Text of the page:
“Friends described her as feisty, even more when drinking,” Schieferdecker said.

Schieferdecker presented the jury with photographs of Leisa. He asked her mother, Leimona Martin, if she recognized the first photos. “Yes, it’s my daughter Leisa,” Leimona said in a small cracked voice.

Schieferdecker also showed photos of Leisa after her death, topless, lifeless. Her killer or killers left her body covered in autumn leaves approximately 20 feet from Strawberry Mountain Road just across the Mahnomen County line on the White Earth Indian Reservation. Schieferdecker said the scene was staged as a sexual assault.

“There is not a forensic silver bullet in this case,” Schieferdecker said. “Forensic science was different in 1998.”

According to court documents on Leisa Martin’s autopsy, the cause of death was asphyxia due to assault. The pathologist, Dr. Susan Roe, observed petechial hemorrhages, red spot indicators of asphyxia, or lack of oxygen, on Leisa’s sternum.

According to documents, Roe also noticed a small hemorrhage behind the trachea and a small hemorrhage within the esophagus, which could be attributed to the struggle of trying to get breath. Roe stated that Leisa’s chest was compressed to the point that she would not have been able to breathe adequately. Her blood alcohol level was 0.144, but was not a factor in her death, Roe reported.

While Leisa’s cause of death was asphyxiation, it was not due to strangulation; pressure was applied below the neckline, according to Schieferdecker. The scenario prosecutors are presenting is that Leisa and Todd returned home late Oct. 27, 1998 after an evening celebrating a friend of Leisa’s birthday. Todd and Leisa argued on the porch of their mother’s home, where all three siblings lived, 1.5 miles south of Bagley. At one point, one or both of the brothers restrained Leisa, causing her to stop breathing, prosecutors allege. Todd Martin has previously stated in court documents that Troy was the person who held Leisa down and that he and Troy both thought she just passed out.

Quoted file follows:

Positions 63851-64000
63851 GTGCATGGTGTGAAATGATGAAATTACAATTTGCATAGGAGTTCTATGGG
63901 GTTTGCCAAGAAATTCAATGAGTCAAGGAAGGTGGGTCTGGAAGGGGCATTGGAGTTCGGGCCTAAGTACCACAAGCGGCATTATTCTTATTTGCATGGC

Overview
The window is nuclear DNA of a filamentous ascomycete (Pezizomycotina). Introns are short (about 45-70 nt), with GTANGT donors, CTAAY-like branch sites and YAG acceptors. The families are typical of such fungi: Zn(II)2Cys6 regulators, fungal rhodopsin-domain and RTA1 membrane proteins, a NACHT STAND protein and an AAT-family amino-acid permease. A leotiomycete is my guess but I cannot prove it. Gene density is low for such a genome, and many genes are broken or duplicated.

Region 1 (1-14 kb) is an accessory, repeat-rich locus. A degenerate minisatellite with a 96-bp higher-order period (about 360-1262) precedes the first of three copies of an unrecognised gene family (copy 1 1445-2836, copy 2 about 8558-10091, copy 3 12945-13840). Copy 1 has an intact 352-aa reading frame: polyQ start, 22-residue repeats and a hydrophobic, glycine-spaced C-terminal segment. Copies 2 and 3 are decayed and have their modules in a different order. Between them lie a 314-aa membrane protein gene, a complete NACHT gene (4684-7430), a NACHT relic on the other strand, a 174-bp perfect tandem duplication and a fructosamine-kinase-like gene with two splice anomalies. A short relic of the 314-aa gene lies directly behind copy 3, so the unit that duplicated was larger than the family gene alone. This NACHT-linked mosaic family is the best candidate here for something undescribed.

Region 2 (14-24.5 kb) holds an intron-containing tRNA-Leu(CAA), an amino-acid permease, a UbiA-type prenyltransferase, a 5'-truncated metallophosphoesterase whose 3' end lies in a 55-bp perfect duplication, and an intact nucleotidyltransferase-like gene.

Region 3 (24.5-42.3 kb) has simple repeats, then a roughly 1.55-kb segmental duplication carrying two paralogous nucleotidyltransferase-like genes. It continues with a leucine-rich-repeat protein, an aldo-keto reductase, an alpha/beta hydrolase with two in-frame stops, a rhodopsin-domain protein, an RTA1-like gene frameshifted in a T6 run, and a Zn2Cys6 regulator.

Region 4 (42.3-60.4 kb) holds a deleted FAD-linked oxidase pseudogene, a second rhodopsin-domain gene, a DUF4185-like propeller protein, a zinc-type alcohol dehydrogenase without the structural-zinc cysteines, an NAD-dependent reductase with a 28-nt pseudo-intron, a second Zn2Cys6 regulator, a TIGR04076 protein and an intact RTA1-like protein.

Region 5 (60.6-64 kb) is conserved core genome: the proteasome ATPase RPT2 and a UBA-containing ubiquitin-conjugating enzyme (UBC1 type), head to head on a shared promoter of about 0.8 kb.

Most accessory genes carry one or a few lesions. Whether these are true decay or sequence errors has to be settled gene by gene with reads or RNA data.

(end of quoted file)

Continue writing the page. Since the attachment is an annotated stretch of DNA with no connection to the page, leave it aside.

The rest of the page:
Prosecutors allege Troy told his brother to get his 1989 Camaro and the two disposed of Leisa’s body and devised a cover story that Leisa angrily walked away toward town and they never saw her again.

Defense attorney John Undem countered that Troy Martin was sleeping during the alleged altercation that evening. “Todd Martin has not told the same story twice,” Undem said in attacking Todd’s past testimonies.

Kris Lee testified that she was Leisa’s best friend and has known most her life. Leisa Martin was going to take Kris to the Veteran’s Administration Hospital in Fargo the next day, Wednesday, Oct. 28, 1998. The pair was supposed to get together at noon, but Lee couldn’t reach Leisa. After repeated calls, until about 3 p.m., she said that Todd Martin finally answered and informed her that he and Leisa had gotten into a fight the night before.